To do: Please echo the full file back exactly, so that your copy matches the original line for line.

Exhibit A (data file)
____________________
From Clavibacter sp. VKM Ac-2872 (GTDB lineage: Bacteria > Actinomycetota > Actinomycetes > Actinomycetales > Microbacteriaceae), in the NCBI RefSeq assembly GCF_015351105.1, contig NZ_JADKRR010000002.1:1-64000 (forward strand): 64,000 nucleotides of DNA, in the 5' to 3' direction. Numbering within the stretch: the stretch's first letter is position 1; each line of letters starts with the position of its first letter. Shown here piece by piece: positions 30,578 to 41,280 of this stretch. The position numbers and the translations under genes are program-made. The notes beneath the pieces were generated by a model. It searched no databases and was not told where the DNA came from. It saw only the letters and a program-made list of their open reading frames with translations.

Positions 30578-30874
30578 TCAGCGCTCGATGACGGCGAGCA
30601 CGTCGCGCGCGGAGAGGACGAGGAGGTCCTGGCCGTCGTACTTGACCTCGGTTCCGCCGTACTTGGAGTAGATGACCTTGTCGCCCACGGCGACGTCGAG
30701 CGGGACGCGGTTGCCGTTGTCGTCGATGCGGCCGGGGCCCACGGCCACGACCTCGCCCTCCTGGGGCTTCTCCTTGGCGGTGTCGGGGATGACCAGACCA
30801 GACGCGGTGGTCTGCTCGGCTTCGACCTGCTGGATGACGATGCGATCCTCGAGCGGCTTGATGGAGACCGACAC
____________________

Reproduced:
From Clavibacter sp. VKM Ac-2872 (GTDB lineage: Bacteria > Actinomycetota > Actinomycetes > Actinomycetales > Microbacteriaceae), in the NCBI RefSeq assembly GCF_015351105.1, contig NZ_JADKRR010000002.1:1-64000 (forward strand): 64,000 nucleotides of DNA, in the 5' to 3' direction. Numbering within the stretch: the stretch's first letter is position 1; each line of letters starts with the position of its first letter. Shown here piece by piece: positions 30,578 to 41,280 of this stretch. The position numbers and the translations under genes are program-made. The notes beneath the pieces were generated by a model. It searched no databases and was not told where the DNA came from. It saw only the letters and a program-made list of their open reading frames with translations.

Positions 30578-30874
30578 TCAGCGCTCGATGACGGCGAGCA
30601 CGTCGCGCGCGGAGAGGACGAGGAGGTCCTGGCCGTCGTACTTGACCTCGGTTCCGCCGTACTTGGAGTAGATGACCTTGTCGCCCACGGCGACGTCGAG
30701 CGGGACGCGGTTGCCGTTGTCGTCGATGCGGCCGGGGCCCACGGCCACGACCTCGCCCTCCTGGGGCTTCTCCTTGGCGGTGTCGGGGATGACCAGACCA
30801 GACGCGGTGGTCTGCTCGGCTTCGACCTGCTGGATGACGATGCGATCCTCGAGCGGCTTGATGGAGACCGACAC